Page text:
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Python for Science

Geared toward scientists and engineers, Python for Science provides a strong foundation which will enable you to work and develop scientific and engineering work-flows much more rapidly.

Overview
This course begins with an abbreviated primer on Python (language syntax, data structures, basic data processing, Python functions, modules and classes). The remainder of the course covers open source Python tools relevant to solving your day-to-day scientific and engineering programming problems. Specific topics examined include: array computation and mathematics with NumPy; statistics, linear algebra, optimization, interpolation, and advanced computation with SciPy; working with tabular data in Pandas to generate summary statistics and rolling window calculations; and using matplotlib to create 2-d and 3-d visualizations.

To interface with the rest of your libraries, we teach ways of wrapping C/C++ and/or Fortran code in Python, along with ways to compile Python for dramatically improved performance. We will also cover how to call Python functions from Excel, manipulate spreadsheets and documents using Python, and expose your Python code over the web.

Syllabus

The course is taught over four days. It covers the Python language, critical library modules for science, and data visualization.

  1. Introduction to Python.
    The first section of the course is an introduction to the Python programming language. It introduces the details of how to start and stop the interpreter and write programs, and explains basic data-types, files, functions, and error handling.

  2. Working with Data.
    Section 2 provides a detailed tour of how to represent and work with data in Python. It covers tuples, lists, dictionaries, and sets, as well as NumPy arrays. Students will learn the critical aspects of Python's underlying object model including variables, reference counting, copying, and type checking and how to effectively use Python's very powerful list processing primitives.

  3. Program Organization and Functions.
    More information about how to organize larger programs into functions is provided in Section 3. A major focus is placed on design functions and the technical details of functions, including scoping rules and documentation strings.

  4. Modules and Libraries.
    Section 4 addresses how to organize programs into modules and use those modules as a tool for creating extensible programs. It concludes with a tour of some of the most commonly used library modules including those related to system administration, text processing, subprocesses, XML parsing, binary data handling, and databases.

  5. Classes and Objects.
    In Section 5, students are given an introduction to object-oriented programming in Python. Topics such as how to create new objects, overload operators, and utilize Python special methods will be explained, along with the basic principles of object oriented programming including inheritance and composition.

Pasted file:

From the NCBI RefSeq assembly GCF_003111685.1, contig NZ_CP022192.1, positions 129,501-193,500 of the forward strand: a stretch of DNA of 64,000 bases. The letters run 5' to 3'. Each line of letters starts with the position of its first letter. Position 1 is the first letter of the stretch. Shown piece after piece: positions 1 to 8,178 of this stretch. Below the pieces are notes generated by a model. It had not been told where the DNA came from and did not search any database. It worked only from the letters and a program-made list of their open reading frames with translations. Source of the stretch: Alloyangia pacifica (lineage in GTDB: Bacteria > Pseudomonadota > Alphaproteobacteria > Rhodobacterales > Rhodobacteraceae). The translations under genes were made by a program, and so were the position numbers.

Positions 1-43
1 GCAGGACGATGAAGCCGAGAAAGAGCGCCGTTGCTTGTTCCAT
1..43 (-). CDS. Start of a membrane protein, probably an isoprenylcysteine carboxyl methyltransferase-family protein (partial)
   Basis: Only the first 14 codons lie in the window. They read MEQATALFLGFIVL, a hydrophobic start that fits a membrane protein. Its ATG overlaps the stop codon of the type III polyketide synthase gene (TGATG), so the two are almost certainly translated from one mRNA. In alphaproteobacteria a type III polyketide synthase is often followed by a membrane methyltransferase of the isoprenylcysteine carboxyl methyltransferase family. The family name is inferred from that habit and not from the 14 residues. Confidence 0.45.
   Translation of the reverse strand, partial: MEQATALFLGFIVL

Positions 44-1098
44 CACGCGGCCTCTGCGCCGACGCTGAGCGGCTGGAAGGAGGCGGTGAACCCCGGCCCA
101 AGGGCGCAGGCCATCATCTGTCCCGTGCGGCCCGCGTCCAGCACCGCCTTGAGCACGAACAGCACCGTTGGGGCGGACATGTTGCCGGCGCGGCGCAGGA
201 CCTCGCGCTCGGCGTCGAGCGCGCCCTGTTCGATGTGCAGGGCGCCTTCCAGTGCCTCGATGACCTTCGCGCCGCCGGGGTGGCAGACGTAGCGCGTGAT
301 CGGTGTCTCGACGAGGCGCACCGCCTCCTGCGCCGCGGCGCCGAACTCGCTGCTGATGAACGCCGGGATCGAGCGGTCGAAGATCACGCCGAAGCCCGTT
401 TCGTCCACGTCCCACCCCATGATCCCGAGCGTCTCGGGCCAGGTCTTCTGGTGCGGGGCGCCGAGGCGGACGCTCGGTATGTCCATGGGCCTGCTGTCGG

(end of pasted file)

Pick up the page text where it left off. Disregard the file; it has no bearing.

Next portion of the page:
6. NumPy.
    NumPy is Python's array and mathematics library. Section 6 covers how one can and should use NumPy to simplify and speed up code. It starts with a brief overview of NumPy's memory model and teaches ways to slice and dice data using NumPy's sophisticated indexing operations. Mathematical use cases, various interpolation functions, matrix decompositions, computing eigenvalues, solving systems of equations and inverting matrices are also covered.

  7. SciPy.
    SciPy is Python's scientific complement to NumPy. SciPy is quite broad and used in many different domains. Section 7 covers key areas relevant to finance, starting with SciPy's statistical functions, how to generate different distributions and perform statistical computations. It also covers some interpolation, linear algebra, optimizations, signal processing, and fourier transforms. These are useful in efficiently computing some moving window functions (moving averages, exponential moving averages, bollinger bands).

  8. Pandas.
    Pandas is Python's answer to the R dataframe, which provides a very convenient way to work with tabular data. It helps organize your data by handling missing data and data alignment automatically. In Section 8, students learn about Pandas ability to do simple olap aggregations and drill downs without additional code, as well as executing efficient computations for statistical functions, like moving window functions and rolling regressions.

  9. Integrating with Native Code.
    Python is fantastic, but often we have to work with code in pre-existing C/C++ libraries. One of the easiest ways to do this is with Python's built-in ctypes libraries, but SWIG/Cython/Boost and hand-generated wrappings are all ways to get the job done as well. We will preview using Numba to compile Python syntax directly to machine code. In Section 9, students will examine several use cases that show how to write Python code first and optimize for speed later.

  10. Data Visualization.
    Matplotlib is a Python visualization library which makes it easy to generate static plots. Section 10 will show students how to use Matplotlib to create basic line plots, scatter plots, density estimation plots, as well as date handling. If you have any specific plotting requirements, let us know and we can cover those use cases as well.

Schedule a Course

To attend a course, please check the corresponding course page to find the next class being taught, or contact us to schedule a private session. Classes are typically scheduled 8-32 weeks in advance and can be held worldwide.

Organizations who purchase classroom training sessions are eligible to receive 25% off any virtual class for employees a period of one year after the classroom training date. Contact training@continuum.io for more details.